Agronoticias: Agriculture News from Latin America and the Caribbean

Andean Region


How do small producers face the global boom of quinoa?

In recent years, the world has been taken with this superfood from the Andes and exports from Peru and Bolivia have increased. Why haven't small producers been part of the widespread growth of this product until now? 

Quinoa crops in Caritamaya

The high demand for quinoa from the United States and Europe has translated into valuable income for Bolivia and Peru, which currently represents 80% of the global total exports of this product. Many small quinoa producers, however, still have yet to notice this change and currently find themselves in situations of poverty. 

The Program "Conjunto Granos Andinos" was launched in 2015 as part of an initiative of the Spanish Agency for International Development Cooperation (AECID according to its acronym in Spanish) and the United Nations Development Program (UNDP) along with FAO, UNESCO, the Peruvian government, and the Sustainable Development Goals Fund (SDGF). The program has multiple objectives: to contribute to reducing poverty; to improve employment and gender equality; and the application of economic, social and cultural rights for the 2,350 rural quinoa producers from Ayacucho and Puno, who are facing situations of poverty and extreme poverty.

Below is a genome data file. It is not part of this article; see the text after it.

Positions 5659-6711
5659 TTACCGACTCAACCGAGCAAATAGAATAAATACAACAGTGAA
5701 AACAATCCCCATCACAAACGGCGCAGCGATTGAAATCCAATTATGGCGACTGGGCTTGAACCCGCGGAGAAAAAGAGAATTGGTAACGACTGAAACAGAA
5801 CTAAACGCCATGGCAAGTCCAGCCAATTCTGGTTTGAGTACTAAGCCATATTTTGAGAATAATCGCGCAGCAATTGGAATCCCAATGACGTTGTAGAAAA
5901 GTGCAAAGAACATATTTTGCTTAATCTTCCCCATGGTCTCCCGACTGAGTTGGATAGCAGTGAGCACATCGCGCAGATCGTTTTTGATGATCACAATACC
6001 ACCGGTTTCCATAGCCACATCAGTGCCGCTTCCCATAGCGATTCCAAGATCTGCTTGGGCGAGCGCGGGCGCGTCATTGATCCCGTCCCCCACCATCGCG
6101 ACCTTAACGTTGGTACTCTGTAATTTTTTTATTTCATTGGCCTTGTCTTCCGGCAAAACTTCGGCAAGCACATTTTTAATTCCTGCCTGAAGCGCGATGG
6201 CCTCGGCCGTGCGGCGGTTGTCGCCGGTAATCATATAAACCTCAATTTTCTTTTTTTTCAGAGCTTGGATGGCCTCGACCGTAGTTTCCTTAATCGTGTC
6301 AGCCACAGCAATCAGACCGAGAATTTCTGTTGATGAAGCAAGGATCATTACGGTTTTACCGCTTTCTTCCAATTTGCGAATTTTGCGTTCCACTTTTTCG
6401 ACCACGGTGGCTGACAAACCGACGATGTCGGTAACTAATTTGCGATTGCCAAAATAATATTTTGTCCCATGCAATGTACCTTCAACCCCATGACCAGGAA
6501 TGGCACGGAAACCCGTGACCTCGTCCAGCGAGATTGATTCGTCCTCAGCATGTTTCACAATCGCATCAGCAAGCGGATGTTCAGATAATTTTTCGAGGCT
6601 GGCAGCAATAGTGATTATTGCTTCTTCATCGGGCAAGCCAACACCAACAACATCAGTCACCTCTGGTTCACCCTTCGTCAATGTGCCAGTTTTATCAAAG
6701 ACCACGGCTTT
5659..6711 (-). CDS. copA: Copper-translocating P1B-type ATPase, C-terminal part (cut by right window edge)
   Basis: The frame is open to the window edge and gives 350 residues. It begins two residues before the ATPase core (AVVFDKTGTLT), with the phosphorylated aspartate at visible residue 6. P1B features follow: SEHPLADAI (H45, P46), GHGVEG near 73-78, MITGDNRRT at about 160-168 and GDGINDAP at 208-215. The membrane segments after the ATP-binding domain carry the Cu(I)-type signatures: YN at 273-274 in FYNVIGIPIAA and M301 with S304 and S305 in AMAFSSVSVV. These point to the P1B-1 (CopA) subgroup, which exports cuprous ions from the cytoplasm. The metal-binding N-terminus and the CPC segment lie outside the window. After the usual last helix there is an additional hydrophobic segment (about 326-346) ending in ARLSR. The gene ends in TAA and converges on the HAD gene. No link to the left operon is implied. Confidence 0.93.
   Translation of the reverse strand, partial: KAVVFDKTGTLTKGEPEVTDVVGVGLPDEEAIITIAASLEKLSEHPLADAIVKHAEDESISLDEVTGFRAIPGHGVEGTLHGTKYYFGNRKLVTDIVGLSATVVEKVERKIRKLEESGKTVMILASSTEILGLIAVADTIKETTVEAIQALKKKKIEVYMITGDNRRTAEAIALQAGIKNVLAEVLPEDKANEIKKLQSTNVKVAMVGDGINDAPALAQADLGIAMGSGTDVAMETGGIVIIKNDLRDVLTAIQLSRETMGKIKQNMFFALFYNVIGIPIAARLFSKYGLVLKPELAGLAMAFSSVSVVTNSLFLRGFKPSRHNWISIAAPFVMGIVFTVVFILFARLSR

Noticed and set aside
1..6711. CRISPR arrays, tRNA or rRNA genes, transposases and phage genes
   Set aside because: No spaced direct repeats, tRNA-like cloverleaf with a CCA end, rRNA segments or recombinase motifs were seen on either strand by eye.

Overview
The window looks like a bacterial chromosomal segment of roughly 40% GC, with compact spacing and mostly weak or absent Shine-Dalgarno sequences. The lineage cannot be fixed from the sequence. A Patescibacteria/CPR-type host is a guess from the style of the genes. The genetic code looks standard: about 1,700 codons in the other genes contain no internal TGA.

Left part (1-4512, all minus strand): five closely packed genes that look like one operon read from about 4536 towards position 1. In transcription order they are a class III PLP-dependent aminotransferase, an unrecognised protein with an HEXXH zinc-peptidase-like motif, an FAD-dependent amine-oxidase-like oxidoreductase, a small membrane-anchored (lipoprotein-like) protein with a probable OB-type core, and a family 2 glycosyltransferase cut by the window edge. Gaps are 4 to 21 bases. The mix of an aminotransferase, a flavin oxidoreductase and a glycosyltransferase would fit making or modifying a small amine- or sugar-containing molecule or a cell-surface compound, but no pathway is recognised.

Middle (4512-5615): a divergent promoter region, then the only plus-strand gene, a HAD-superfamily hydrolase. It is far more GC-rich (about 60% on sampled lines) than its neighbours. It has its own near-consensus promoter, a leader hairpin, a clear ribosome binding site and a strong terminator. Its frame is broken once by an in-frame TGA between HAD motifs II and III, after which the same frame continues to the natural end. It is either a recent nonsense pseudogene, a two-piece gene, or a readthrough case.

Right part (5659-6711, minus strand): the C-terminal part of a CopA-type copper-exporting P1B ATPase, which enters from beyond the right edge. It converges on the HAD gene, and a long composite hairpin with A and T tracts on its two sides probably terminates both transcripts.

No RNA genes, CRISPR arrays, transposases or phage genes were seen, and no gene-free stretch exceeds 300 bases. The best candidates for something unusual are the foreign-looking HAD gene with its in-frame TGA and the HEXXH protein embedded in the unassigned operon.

In the two years since the project has been underway, small quinoa producers have already seen improvements in their income. The results also reveal effective support for women and a narrowing of the gender gap. More than half of the beneficiaries of this project are female producers.  

According to Raúl de Mora, spokesperson of the SDGF, this comprehensive project is intended to promote the association of small quinoa producers, “not only in the training process to learn different production techniques, but also in the management of small businesses and through cooperativism to be part of international quinoa distribution chains,” continuing: “The most important thing now is to understand that through production, we can achieve increased income, promote equality and help adapt production to climate change.”

Please note that this article was not originally written in this language.
This article is incomplete. Click here to read the full text from its original source, DW
Photo Credit: FAO ALC (CC BY-NC-SA 2.0)

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